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Governor Denies SFR's Allegations in Records Lawsuit

Gov. Susana Martinez asks court to dismiss complaint

October 8, 2013, 1:00 pm
By Justin Horwath
Gov. Susana Martinez denies SFR's allegations that she routinely violated the state's open records law and that she violated the freedom of the press provision of New Mexico's constitution.

In a formal answer filed Monday in response to a lawsuit SFR filed a month ago, an attorney for the governor asked the First Judicial District Court to deny SFR relief and to toss the complaint with prejudice, a legal term that means no similar claims could be presented to the court. Her response argues that SFR lacks standing to bring the lawsuit and that all the claims in it are moot.

The newspaper's complaint alleges Martinez violated the Inspection of Public Records Act in seven records requests made by reporters and an editor.  Martinez—who campaigned for office promising a more transparent state government—denied all seven alleged violations and stood by her office's assertion of executive privilege in withholding pardon documents from the paper. 

Representing Martinez is Paul J. Kennedy, a seasoned New Mexico lawyer whom the governor appointed as a justice on the state Supreme Court in 2012. Kennedy lost  election to remain on the high court last year. He has also represented the governor in recent redistricting battles.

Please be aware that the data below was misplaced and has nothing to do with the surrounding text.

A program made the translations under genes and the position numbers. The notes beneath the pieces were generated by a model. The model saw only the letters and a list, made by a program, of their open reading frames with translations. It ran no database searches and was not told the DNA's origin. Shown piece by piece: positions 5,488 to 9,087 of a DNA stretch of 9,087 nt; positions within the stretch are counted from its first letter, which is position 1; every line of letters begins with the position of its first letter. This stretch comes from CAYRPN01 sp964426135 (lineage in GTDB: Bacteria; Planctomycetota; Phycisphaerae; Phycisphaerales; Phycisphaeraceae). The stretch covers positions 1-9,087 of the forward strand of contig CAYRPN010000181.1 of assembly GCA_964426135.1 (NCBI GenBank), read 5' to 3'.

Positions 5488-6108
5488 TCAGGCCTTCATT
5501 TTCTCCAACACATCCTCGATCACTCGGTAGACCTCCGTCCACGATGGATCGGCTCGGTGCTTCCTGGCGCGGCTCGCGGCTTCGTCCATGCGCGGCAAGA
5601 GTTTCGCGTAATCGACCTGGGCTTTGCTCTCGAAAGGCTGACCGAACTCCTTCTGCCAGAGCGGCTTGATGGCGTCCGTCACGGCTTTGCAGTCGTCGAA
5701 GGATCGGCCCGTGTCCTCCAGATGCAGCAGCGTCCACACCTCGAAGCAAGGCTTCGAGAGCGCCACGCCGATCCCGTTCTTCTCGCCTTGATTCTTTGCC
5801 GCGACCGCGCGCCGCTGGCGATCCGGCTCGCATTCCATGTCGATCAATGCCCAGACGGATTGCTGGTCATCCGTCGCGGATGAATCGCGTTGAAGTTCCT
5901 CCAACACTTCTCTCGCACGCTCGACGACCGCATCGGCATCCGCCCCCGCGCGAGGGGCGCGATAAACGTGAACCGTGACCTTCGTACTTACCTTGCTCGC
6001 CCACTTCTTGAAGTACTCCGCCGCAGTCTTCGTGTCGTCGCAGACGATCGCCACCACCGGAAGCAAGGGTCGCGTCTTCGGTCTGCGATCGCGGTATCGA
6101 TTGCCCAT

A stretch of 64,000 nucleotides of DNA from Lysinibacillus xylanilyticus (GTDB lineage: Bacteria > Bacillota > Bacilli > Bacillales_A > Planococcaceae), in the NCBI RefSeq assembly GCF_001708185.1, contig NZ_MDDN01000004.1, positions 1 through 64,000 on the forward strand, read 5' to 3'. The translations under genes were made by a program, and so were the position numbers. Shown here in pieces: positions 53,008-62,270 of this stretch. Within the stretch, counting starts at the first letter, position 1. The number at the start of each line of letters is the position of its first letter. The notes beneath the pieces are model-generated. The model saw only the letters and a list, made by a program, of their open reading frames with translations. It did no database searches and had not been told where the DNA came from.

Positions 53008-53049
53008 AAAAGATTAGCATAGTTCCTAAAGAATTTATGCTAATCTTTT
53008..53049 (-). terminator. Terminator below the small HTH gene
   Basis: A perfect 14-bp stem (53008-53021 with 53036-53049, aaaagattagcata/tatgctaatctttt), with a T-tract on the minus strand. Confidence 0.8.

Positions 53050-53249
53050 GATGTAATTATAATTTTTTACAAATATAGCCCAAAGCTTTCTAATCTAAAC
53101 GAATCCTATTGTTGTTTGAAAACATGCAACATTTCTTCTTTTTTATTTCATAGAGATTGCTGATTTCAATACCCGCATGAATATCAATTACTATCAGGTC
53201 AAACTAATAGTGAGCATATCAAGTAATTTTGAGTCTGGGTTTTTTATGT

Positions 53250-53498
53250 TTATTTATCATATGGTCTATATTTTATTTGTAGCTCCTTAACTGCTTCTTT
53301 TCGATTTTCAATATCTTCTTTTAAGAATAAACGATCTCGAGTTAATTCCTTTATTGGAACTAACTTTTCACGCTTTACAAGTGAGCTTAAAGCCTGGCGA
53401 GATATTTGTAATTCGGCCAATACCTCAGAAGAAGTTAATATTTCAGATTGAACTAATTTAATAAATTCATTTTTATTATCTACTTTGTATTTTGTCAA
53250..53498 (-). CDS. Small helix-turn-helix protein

Also last year, SFR published a story that included Kennedy's email correspondence with Jessica Hernandez. At the time, she was general counsel for Martinez, and her exchange with Kennedy was about a judgeship appointment. Kennedy sent SFR a letter on behalf of Martinez that argued dozens of private emails—which included his exchange with Hernandez—the paper was set to publish were not public records and that they were stolen. SFR published the emails.

SFR claimed in its lawsuit that after its publication of that article, the governor's office stopped responding to SFR's inquiries in a campaign of unlawful retaliation against the paper—in violation of the New Mexico Constitution's freedom of the press provision. Martinez denied that claim in Monday's filing. She argued her spokesman, Enrique Knell, responded to five inquiries from SFR in the period after the December article. But SFR staffers only received one official statement from Knell in that period—on Aug. 28, and it came after the article in question, about deceased state Rep. Stephen Easley's replacement, had already been published.

The case is assigned to District Court Judge Sarah Singleton.

Read Gov. Susana Martinez' formal response to SFR's lawsuit below.

Read SFR's original complaint here.

MartinezAnswer SFR 13 10 07

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